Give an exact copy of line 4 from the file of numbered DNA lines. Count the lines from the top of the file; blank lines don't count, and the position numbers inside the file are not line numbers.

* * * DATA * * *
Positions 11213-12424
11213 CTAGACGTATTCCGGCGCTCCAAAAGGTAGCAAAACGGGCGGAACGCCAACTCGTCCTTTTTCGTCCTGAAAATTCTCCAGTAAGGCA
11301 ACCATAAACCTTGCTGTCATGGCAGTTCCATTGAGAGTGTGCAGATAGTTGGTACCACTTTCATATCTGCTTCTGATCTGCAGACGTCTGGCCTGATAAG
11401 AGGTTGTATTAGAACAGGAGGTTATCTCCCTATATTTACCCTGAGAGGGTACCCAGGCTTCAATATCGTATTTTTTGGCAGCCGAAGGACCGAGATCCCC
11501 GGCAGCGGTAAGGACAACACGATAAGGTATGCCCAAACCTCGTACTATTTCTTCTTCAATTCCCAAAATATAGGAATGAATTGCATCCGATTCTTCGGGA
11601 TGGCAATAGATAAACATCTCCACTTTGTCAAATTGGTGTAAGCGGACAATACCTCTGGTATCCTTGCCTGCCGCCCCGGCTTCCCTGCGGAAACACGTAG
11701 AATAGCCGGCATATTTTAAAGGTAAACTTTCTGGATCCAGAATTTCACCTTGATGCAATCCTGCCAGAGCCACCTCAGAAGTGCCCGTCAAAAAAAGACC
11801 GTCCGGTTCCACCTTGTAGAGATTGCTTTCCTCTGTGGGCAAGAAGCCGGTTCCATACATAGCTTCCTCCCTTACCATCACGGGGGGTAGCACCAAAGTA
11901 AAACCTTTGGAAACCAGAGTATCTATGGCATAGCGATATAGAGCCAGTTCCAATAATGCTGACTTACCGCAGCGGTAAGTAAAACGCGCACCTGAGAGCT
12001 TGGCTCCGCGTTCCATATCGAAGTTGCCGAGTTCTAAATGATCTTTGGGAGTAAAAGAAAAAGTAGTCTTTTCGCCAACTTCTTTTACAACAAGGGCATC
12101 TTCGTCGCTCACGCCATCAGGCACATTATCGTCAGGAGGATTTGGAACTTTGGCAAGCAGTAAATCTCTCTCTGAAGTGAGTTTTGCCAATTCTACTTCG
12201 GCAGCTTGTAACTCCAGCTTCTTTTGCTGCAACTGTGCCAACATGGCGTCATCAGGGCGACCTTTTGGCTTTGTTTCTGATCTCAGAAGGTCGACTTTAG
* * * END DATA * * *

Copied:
11401 AGGTTGTATTAGAACAGGAGGTTATCTCCCTATATTTACCCTGAGAGGGTACCCAGGCTTCAATATCGTATTTTTTGGCAGCCGAAGGACCGAGATCCCC